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      11. WPTavern is using Postmatic (for comment notifications) but also our other plugins Epoch[1] and Crowd Control[2]. Epoch is a javascript replacement for the comment template that came with your theme. You didn’t notice that posting a comment here has gone down from about 12 seconds to 2 ;P

        Just like Postmatic… Epoch is fully native as well. It changes *how* your comments are rendered, *not where they come from*. Your data is yours, we just add a pretty layer to the top. Tavern could switch off Epoch at any time and go back to using the comment template that came with their theme, or use Jetpack, or something like wp-discuz or de:comments. The data is safe, local, and untouched by them all.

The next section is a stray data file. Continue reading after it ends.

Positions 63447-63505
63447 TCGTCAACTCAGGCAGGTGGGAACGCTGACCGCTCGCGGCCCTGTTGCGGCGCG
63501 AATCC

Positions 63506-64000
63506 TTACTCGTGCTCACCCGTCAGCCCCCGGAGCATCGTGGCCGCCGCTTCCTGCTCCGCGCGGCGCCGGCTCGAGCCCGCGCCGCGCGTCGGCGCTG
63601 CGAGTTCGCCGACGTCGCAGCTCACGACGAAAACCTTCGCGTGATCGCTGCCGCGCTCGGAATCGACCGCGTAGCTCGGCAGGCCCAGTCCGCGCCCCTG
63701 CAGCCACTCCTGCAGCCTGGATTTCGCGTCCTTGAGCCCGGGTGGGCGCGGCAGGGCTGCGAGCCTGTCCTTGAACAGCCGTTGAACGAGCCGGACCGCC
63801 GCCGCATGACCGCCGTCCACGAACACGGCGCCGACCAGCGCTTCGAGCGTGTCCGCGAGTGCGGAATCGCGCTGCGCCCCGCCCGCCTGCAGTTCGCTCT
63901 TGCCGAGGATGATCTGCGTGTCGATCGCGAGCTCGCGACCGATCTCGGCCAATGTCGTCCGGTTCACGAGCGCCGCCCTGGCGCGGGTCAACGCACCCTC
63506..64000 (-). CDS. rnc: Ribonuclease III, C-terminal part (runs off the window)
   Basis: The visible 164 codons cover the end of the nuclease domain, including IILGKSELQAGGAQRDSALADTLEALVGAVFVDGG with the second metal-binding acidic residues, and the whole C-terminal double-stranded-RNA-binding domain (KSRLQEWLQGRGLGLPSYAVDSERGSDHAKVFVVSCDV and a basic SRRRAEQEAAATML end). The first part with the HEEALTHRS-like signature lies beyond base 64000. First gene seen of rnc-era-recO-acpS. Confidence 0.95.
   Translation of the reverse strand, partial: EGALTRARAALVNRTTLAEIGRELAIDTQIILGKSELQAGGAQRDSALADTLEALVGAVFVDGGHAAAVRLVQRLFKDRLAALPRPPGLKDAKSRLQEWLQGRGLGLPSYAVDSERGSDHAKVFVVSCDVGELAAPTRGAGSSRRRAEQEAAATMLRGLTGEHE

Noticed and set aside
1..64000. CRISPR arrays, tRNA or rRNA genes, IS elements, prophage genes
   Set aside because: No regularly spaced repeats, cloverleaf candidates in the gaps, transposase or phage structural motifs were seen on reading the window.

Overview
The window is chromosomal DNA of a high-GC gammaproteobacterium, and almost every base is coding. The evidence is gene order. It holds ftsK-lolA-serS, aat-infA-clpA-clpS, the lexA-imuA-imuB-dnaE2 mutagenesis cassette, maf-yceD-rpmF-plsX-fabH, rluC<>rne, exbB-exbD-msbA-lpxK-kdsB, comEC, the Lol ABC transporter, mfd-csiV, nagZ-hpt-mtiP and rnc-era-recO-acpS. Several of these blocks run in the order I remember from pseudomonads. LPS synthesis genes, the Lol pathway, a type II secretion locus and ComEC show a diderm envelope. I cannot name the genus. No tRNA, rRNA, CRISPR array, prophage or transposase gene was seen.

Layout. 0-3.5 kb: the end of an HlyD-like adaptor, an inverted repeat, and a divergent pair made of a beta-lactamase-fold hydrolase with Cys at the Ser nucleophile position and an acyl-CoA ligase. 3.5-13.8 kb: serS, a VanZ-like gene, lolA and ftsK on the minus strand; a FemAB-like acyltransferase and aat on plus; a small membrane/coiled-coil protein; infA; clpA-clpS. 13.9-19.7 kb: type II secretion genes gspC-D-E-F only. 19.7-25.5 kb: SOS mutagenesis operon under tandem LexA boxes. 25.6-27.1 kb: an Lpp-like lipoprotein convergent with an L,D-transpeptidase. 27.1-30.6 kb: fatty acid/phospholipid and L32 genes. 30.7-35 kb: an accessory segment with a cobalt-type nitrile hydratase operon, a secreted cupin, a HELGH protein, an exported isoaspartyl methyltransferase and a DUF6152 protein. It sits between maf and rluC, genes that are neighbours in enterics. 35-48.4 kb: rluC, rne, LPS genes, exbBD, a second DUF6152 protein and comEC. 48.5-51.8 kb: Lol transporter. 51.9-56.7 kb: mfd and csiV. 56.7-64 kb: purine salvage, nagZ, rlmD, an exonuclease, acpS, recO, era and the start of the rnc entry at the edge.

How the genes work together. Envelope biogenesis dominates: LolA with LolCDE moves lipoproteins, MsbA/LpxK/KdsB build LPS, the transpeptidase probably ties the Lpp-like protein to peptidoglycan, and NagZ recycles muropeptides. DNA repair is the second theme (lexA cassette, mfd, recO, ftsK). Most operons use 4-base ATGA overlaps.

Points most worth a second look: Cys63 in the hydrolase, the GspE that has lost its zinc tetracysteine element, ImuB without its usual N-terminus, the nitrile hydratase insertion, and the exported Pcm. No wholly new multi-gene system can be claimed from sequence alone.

I think that Disqus has done so much damage in the commenting space that everyone is so reactionary about the whole thing. We hear nothing but complaints about us being another third party commenting system. We’re not. We’ve just done a lot to make native commenting easy, fun, and perform like… well.. not native comments.

        And you are right: anyone that thinks that their data is safe when it is flying around via email hasn’t done their homework. We make no claims that email is secure. We once had a user get very aggressive with us about the contents of their comments flowing through our servers. My response was *why would i spend 2 years building machinery to read your comments when instead I could have just visited your website?*.

        Thanks for the nod, Jason